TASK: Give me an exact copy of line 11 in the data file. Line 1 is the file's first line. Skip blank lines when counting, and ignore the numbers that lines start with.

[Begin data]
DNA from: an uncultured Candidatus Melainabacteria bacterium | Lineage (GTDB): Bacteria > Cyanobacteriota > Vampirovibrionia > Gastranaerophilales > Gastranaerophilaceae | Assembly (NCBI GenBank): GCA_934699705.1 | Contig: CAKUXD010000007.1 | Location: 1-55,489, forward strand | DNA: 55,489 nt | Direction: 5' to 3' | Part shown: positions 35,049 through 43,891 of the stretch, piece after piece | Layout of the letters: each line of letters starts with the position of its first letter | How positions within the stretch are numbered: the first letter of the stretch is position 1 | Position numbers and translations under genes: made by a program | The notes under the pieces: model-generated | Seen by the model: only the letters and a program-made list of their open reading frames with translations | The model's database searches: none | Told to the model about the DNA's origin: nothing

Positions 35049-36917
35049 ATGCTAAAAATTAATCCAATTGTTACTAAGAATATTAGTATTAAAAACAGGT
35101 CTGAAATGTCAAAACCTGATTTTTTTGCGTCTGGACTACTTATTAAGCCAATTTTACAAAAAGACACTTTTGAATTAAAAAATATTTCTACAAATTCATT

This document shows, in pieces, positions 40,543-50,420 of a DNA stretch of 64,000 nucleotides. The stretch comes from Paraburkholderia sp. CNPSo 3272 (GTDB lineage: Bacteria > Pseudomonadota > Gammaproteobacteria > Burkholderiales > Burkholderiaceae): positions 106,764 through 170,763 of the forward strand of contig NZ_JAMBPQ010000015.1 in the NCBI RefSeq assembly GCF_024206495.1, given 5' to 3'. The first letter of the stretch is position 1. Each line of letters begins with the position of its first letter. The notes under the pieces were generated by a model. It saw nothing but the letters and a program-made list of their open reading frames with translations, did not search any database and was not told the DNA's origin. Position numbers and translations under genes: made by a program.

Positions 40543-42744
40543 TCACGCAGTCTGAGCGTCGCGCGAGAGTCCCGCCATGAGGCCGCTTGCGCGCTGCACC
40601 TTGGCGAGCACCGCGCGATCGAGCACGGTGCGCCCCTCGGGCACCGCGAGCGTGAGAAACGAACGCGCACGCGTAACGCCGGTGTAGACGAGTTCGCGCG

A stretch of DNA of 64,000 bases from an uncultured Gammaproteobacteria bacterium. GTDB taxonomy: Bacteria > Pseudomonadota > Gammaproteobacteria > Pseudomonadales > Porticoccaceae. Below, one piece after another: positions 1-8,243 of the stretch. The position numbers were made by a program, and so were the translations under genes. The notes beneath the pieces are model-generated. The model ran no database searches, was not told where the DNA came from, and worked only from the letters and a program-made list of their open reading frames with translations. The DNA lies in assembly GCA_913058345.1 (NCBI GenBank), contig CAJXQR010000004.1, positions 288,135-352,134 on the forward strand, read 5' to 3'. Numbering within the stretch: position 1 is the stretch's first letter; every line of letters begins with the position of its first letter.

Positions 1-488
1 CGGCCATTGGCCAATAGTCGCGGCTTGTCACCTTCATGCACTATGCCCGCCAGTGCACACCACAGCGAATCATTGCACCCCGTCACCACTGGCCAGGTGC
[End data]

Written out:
1 CGGCCATTGGCCAATAGTCGCGGCTTGTCACCTTCATGCACTATGCCCGCCAGTGCACACCACAGCGAATCATTGCACCCCGTCACCACTGGCCAGGTGC